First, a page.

“We are delighted with the mural, it is stylish and striking, and at the same time speaks of movement and migration across the Irish Sea, which are key themes for Ancient Connections. We hope that it will become a focus point for the twin towns to evoke local heritage and folklore, as well as give visitors an insight to the rich history of this area”.

A forthcoming leaflet will provide more information on Fishguard and Goodwicks’ local stories, folklore and heritage for local people and curious visitors alike. Ancient Connections is led by Pembrokeshire County Council, together with partners Wexford County Council, Pembrokeshire Coast National Park Authority and Visit Wexford funded by the European Regional Development Fund through the Ireland Wales co- operation programme.

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Community

Deadline approaching for Enhancing Pembrokeshire Panel

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THE LOCAL AUTHORITY is urging organisations and community groups to apply for the final round of Enhancing Pembrokeshire grants of the current political administration.

The deadline is 22 November so the council is encouraging those who have thought about applying to do so prior to the closing date.

Pembrokeshire County Council’s Cabinet will meet in January next year to make its final decision.

The Enhancing Pembrokeshire Grant, uses funds raised via the Second Homes Tax, to provide funding for new projects that help address the negative impact of second homes – and in doing so adds value to our communities.

Cllr Bob Kilmister, the Cabinet Member for Finance, said: ‘I would urge organisations and groups to get in touch and take this opportunity to improve and enhance the services they provide.

‘This fund has been critical to so many projects and has helped to develop incredible and worthwhile initiatives.’

To date, the Enhancing Pembrokeshire Grant has supported a significant amount of people in the county through a variety of projects that focus on connecting people. These initiatives address a range of issues from raising standards of health and wellbeing by providing affordable housing and improving social care – to promoting self-sustained and vibrant communities, regeneration and safeguarding our environment.

Here are some examples of current projects to see how people’s lives have been improved and supported:

Neyland Community Hub Community Interest Company   £46,150.00

This project was to establish a Community Interest Care Company in Neyland Community Hub focussed initially on domiciliary care.

Skrinkle Park Play Area £9,741.00

Providing essential play equipment created a more vibrant village facility supporting the wellbeing of families and children in Manorbier.

Clydau Communty Council  £12,611.00 split between the three wards of Crymych, Boncath and Clydau

The Helping Halls project provided a Project Support Officer who supported volunteers managing community halls in four villages. Working with the volunteers they identified ways to make the halls more resilient to changes in their communities, and more economically sustainable.

Fishguard Sports AFC £13,600

The Project prepared and developed a good quality cricket pitch. This enabled the sports facility to attract more sports participants, families and Fishguard School to enjoy all year round. It will ultimately make the Club more sustainable and help restore vibrancy to a large section of the Fishguard and Goodwick community.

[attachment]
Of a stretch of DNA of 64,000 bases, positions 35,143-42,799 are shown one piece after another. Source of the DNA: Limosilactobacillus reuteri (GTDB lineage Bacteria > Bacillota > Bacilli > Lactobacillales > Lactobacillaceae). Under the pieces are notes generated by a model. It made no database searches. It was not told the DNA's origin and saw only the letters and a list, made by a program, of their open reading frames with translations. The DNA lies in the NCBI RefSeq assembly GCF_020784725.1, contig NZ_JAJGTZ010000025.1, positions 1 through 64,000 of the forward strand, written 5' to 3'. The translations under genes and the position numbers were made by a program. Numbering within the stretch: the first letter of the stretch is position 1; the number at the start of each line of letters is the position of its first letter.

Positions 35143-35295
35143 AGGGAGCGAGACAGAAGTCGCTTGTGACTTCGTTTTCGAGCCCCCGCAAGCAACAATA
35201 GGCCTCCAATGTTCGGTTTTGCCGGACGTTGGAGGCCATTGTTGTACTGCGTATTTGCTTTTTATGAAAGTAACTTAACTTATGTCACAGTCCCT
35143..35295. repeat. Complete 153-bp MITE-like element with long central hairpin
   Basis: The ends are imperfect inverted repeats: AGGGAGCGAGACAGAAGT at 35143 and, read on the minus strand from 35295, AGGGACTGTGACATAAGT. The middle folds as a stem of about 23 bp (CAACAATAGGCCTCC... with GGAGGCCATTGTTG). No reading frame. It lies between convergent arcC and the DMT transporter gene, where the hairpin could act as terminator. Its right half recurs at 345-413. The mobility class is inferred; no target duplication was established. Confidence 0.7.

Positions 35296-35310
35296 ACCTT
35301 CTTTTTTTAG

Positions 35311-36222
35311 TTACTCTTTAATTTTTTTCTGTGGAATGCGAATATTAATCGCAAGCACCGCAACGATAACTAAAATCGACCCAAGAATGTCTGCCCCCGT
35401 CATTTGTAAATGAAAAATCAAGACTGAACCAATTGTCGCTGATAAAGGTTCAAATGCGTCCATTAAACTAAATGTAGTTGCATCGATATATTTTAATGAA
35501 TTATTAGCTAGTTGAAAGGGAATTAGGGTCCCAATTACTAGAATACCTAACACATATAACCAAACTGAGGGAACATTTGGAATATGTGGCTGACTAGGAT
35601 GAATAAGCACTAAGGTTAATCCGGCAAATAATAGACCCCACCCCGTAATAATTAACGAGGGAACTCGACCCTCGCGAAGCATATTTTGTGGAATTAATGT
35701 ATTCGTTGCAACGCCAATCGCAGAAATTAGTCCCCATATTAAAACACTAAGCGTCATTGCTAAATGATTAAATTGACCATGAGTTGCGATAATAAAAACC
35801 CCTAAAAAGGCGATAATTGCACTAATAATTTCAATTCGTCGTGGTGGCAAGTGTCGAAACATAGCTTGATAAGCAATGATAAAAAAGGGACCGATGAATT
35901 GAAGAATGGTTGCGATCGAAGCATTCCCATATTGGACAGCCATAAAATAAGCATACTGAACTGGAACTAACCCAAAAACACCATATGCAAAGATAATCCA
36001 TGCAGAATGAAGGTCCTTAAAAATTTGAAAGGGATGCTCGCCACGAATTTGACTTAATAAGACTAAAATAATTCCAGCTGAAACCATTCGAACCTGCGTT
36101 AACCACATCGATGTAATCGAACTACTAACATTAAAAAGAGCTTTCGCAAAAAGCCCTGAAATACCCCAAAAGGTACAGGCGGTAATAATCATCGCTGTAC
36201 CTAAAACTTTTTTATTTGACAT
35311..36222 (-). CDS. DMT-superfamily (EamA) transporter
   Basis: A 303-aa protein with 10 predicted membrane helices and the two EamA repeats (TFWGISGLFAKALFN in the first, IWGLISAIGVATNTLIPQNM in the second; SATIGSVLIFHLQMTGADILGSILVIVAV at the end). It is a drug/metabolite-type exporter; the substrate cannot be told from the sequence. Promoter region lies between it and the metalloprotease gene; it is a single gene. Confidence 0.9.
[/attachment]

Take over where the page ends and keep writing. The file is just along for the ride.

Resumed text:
Cantabile Singers of Pembrokeshire £2,377.60

The project was to encourage community participation in isolated areas through singing. Beneficial to those suffering from dementia, mental health issues or loneliness, enhancing the wellbeing of all. The project was for the provision of PA equipment necessary to reach bigger audiences, performance overheads and the purchase of Welsh and English music to support maximum audience.

The Tenby Talking Newspaper (TTN) £5,240.00

The project upgraded their recording equipment. It enabled them to maintain and improve their service to around 75 local people with impaired sight, offering participants news and information via audio extracts from the weekly Tenby Observer newspaper, allowing them to remain part of, and stay in touch with their community.

Cllr Kilmister adds: ‘This round is the final of the current administration so it is even more important to get involved and engage with the process. If you have any questions about how the scheme works please contact the email below and one of the team will call you back and talk you through the process.’

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News

Increase in people hare coursing and lamping without landowner’s permission

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DYFED-POWYS POLICE’S Rural Crime Team is reporting an increased number of calls regarding persons suspected to be Hare Coursing, and/or lamping rabbits on private land, in which permission has not been sought.

The police say they are asking that land owners in rural locations please remain vigilant, ensuring to keep gates and access points secured.

A spokesperson for the police told The Herald: “We urge any land owners that suspect hare coursing is taking place on their land, to report it to the police immediately, as hare coursing is illegal under the Hunting Act 2004. Any land owners that suspect individuals are using their land to go ‘lamping’, without the landowners permission, should also contact the Police.

“We would ask members of the public not to approach any individuals that are suspected to be hare coursing or lamping. Instead, we ask that you contact the Police and provide as much detail as possible.

“You can contact Dyfed-Powys Police, either online at: https://bit.ly/DPPContactOnline, by emailing 101@dyfed-powys.pnn.police.uk, or by calling 101. If you are deaf, hard of hearing, or speech impaired text the non-emergency number on 07811 311 908.”